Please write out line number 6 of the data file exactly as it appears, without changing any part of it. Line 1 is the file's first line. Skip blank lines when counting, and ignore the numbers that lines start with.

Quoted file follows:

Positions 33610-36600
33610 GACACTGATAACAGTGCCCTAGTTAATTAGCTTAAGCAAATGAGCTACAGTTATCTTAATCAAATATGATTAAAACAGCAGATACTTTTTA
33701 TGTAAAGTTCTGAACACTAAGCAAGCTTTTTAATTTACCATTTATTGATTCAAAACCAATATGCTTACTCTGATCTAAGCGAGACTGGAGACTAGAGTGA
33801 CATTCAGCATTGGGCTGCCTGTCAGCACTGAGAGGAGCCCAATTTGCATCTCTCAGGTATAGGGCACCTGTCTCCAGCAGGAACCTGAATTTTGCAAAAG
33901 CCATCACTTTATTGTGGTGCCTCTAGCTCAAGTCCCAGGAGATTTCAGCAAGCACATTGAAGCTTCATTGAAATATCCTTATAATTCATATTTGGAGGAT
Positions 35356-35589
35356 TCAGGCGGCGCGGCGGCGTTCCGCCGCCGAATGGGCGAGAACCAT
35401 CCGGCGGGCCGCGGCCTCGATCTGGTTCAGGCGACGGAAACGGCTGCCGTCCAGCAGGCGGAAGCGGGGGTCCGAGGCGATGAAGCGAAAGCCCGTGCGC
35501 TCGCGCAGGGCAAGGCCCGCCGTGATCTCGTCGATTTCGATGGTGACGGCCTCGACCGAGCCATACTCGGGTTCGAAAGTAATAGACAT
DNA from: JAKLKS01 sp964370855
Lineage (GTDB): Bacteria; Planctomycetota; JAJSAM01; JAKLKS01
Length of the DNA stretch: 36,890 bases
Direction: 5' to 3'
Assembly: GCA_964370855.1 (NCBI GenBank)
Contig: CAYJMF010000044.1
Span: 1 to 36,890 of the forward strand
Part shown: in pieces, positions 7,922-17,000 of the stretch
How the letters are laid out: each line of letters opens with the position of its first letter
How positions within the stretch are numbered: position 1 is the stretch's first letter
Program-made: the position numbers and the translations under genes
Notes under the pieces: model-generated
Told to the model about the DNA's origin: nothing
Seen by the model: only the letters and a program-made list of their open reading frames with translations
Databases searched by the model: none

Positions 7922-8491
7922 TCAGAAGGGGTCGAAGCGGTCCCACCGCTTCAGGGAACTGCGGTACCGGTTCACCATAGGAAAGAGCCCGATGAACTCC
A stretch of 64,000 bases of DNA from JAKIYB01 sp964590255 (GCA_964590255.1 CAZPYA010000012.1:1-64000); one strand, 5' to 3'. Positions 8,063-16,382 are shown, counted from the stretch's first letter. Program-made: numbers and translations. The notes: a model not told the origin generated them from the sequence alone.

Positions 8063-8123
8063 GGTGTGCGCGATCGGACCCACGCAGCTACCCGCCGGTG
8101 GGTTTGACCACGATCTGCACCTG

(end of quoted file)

Positions 35356-35589